Ultimately, Aster crafts a breakup movie with the narrative. In particular, it speaks to those who have gone through intense emotional trauma while the other person in the relationship failed to understand the toll that can leave on someone. For someone going through the grieving process, support from the ones you love can make all the difference. Without that support, Dani’s life turns upside down.

Aster also takes a step back in terms of the scares. Rather than make turn Midsommar into a slasher, he takes a page out of the Rosemary’s Baby playbook. The mood of the film, as well as the psychological trauma getting to the characters, will make audiences uncomfortable. With almost a two and half hour runtime, the trauma piles on to an oppressive level. With each new development, Aster’s slowly turns up the tension and crescendos at the last possible moment.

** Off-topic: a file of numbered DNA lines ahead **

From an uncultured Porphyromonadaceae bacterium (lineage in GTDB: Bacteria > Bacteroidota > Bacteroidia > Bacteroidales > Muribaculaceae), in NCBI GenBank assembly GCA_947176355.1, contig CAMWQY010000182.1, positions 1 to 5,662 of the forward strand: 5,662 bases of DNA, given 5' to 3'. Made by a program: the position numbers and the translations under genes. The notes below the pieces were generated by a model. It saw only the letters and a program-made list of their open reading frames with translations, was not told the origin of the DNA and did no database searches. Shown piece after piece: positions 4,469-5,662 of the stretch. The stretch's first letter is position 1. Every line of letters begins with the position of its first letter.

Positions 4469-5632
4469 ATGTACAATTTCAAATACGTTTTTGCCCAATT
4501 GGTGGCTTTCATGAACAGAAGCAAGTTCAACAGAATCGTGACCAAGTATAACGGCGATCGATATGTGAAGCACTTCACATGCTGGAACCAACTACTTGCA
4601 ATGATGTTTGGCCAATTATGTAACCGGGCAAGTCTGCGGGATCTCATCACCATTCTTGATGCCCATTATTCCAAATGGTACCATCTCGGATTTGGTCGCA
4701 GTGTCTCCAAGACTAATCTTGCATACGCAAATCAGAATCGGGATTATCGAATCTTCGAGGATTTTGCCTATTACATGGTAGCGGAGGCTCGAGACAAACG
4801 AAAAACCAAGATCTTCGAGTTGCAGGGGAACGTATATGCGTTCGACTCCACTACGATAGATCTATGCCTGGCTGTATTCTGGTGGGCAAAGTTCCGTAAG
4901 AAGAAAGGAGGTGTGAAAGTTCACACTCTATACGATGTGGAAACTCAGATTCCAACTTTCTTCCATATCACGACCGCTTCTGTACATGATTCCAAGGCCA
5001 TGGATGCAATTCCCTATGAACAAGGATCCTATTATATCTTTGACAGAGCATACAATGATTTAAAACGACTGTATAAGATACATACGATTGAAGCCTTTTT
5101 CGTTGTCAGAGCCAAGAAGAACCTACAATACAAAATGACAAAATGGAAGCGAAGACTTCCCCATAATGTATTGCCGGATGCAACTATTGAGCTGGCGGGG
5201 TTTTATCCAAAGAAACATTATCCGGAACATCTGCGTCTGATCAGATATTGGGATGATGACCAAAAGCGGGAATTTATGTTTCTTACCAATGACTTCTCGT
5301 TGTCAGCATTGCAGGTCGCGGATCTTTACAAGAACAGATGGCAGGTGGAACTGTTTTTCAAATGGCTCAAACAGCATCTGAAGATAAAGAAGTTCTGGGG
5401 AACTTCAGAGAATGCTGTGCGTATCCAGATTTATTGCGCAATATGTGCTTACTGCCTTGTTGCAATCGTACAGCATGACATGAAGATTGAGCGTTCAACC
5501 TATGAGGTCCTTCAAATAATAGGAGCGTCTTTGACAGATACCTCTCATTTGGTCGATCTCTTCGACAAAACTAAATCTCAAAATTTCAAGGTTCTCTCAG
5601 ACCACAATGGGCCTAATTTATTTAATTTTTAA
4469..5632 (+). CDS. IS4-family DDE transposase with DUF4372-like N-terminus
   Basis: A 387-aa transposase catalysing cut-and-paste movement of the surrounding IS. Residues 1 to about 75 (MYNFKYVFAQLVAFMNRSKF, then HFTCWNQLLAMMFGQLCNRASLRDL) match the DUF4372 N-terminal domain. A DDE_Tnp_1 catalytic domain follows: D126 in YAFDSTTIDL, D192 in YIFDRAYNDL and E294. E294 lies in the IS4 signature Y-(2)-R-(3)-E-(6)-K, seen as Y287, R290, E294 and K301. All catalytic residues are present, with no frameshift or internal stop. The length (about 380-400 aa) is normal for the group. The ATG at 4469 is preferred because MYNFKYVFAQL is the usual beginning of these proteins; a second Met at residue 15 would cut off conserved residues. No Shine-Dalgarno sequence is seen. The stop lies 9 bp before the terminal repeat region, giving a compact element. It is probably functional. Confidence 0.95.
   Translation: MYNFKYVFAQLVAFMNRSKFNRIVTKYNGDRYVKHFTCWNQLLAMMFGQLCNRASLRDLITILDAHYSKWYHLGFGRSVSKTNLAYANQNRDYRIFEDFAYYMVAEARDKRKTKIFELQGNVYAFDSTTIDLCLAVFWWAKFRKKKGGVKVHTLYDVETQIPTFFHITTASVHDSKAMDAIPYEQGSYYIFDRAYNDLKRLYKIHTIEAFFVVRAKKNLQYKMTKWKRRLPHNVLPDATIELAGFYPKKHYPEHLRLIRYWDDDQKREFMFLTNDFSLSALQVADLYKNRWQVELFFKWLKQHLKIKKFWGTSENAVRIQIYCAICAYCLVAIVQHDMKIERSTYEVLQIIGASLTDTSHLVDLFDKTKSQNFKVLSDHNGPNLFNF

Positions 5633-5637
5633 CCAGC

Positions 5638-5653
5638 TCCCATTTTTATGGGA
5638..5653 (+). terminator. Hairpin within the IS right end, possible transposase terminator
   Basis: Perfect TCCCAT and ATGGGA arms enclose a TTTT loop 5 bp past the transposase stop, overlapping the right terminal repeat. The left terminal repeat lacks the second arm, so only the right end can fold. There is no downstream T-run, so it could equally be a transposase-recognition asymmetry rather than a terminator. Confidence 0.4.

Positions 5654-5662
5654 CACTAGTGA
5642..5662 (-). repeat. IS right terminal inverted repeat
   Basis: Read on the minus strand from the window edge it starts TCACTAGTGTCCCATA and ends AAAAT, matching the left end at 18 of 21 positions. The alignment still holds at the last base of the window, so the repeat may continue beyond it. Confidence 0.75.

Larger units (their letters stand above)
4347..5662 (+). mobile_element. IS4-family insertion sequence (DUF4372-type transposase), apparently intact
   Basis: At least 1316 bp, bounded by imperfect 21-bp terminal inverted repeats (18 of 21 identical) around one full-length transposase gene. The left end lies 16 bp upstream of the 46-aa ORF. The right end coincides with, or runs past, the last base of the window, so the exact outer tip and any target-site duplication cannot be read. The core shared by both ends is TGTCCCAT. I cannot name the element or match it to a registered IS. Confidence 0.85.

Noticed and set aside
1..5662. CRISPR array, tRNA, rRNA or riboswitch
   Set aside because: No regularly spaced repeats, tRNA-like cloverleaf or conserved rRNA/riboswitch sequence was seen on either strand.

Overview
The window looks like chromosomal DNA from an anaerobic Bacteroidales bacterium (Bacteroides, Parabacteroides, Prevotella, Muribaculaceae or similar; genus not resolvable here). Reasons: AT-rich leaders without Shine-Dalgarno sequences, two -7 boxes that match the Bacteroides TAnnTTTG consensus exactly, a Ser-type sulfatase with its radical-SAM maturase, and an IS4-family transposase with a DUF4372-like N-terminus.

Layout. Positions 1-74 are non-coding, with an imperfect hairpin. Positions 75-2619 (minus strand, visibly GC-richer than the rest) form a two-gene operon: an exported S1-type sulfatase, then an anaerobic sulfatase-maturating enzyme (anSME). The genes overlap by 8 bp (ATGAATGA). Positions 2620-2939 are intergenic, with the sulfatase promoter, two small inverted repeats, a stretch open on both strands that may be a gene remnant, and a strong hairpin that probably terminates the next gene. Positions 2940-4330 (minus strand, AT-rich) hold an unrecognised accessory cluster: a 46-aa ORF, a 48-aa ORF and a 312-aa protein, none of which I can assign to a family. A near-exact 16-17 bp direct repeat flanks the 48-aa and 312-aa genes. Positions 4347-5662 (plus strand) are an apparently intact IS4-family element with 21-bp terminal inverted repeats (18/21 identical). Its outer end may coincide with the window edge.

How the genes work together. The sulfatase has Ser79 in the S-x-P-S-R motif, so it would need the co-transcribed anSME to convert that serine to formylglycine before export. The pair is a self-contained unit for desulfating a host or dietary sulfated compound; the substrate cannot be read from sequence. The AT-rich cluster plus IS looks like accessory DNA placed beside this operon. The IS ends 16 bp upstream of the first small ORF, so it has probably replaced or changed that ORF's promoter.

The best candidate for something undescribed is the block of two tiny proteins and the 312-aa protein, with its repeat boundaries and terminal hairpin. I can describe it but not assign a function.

While Hereditary took its characters down the darkest road possible, Midsommar creates a sense of healing. It’s odd that a horror film, with more than a half dozen deaths, can create this sensation. Pugh’s performance and Aster’s script allow the audience to buy this reading with some validity. After all, dealing with death does not create a one-note expression of grief. You experience joy, nostalgia, love, and of course sadness. The continuum of emotions one feels in what should be a dark moment is what makes us human. Without that, we would simply fall apart at our first run-in with death. However, we instead become complete individuals capable of reassessing our place in the world.


Midsommar is not a perfect film. At times, the other actors can fall flat, especially compared to the grueling performance that Pugh delivers. At other points, some of the images come off as redundant or simply there for style points. Yet these shortcomings do little to hurt the movie. Instead, the emotional throughlines of the film ring true.